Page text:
Im pleased to say that helping companies to effectively communicate their CSR activities to all their audiences has become a speciality for Oake Communications. As we're now in the middle of the peak season for annual reporting, I'm in the office right now, working on CSR reports for three clients. One of the ways we keep in touch with developments in the corporate citizenship arena is to subscribe to a number of newsletters that Id like to share with you today.
Ethical Corporation is a London-based independent publisher and conference organiser, launched in 2001 to encourage debate and discussion on responsible business. They've published Ethical Corporation magazine for over five years, and we've been receiving a free monthly e-newsletter from them since the beginning of this year.
CSRwire is a leading source of corporate social responsibility and sustainability news, reports and information. Its members are companies and NGOs, agencies and organizations interested in communicating their corporate citizenship, sustainability, and socially responsible initiatives to a global audience through CSRwire's syndication network and weekly News Alerts. Subscribing to their free news alerts provides a useful resource for staying abreast of corporate social responsibility issues. Press releases distributed by companies and non-profit organizations provide insight into emerging business practices. CSRwire is a subsidiary of Meadowbank Lane Capital, which the Wall Street Journal describes as a 'socially responsible investment bank', but theyre sensible not to make their self-promotion too intrusive.
The Global Reporting Initiative (GRI) is an independent, multi-stakeholder institution that develops and disseminates globally applicable Sustainability Reporting Guidelines. The GRI is an official collaborating centre of the United Nations Environment Programme (UNEP) and works in cooperation with the UNs Global Compact. As were frequently called upon to provide CSR communications consultancy and write for clients on the subject, we've been organizational stakeholders of the GRI since 2003. Subscribing to the GRI Monthly News Update is free of charge however.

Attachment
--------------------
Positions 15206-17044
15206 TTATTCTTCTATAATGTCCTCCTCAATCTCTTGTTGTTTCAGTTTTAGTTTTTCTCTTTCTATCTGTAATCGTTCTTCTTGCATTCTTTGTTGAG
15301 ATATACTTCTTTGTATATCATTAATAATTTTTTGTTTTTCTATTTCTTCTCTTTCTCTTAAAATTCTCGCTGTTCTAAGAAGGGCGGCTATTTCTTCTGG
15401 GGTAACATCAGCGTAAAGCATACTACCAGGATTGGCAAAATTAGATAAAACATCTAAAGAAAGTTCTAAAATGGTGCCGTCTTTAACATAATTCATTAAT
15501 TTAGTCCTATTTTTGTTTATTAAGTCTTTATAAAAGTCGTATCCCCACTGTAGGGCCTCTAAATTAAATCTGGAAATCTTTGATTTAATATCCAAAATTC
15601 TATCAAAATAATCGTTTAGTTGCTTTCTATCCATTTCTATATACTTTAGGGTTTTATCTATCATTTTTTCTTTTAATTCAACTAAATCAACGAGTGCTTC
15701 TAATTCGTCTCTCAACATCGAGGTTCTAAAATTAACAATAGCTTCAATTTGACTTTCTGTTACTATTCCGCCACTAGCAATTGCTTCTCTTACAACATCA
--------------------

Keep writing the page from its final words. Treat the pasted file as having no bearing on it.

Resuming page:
Another organization that promotes CSR tools and standards is what used to be known as the UKs Institute of Social and Ethical Accountability, now better known simply as AccountAbility. We've been receiving their free monthly newsletter since early in 2002.
'People Planet Profit', or 'P+', is a Dutch organization dedicated to CSR and sustainability. It was launched in 2002, and is published by Atticus BV, run by Bob Wennekendonk, who was earlier the publisher of the Dutch advertising and marketing trade weekly Adformatie. The editor is Jan Bom, who used to be editor of FNV Magazine and Media Manager of the ArenA initiative in Amsterdam-Zuidoost. Their free e-newsletters are interesting and often provide alternative viewpoints to the others, but are nowadays only available in Dutch.
From 2002 through 2006 we used to receive Biz Ethics Buzz, the e-mail newsletter from Business Ethics magazine. In October 2007, Business Ethics was incorporated into 'The CRO', a cross-media package for Corporate Responsibility Officers. In addition to The CRO magazine, website and events, they publish a free bi-monthly e-newsletter every 2nd and 4th Wednesday of the month. The newsletters include news in review, trends and reports, opinion pieces and an overview of upcoming features in the magazine.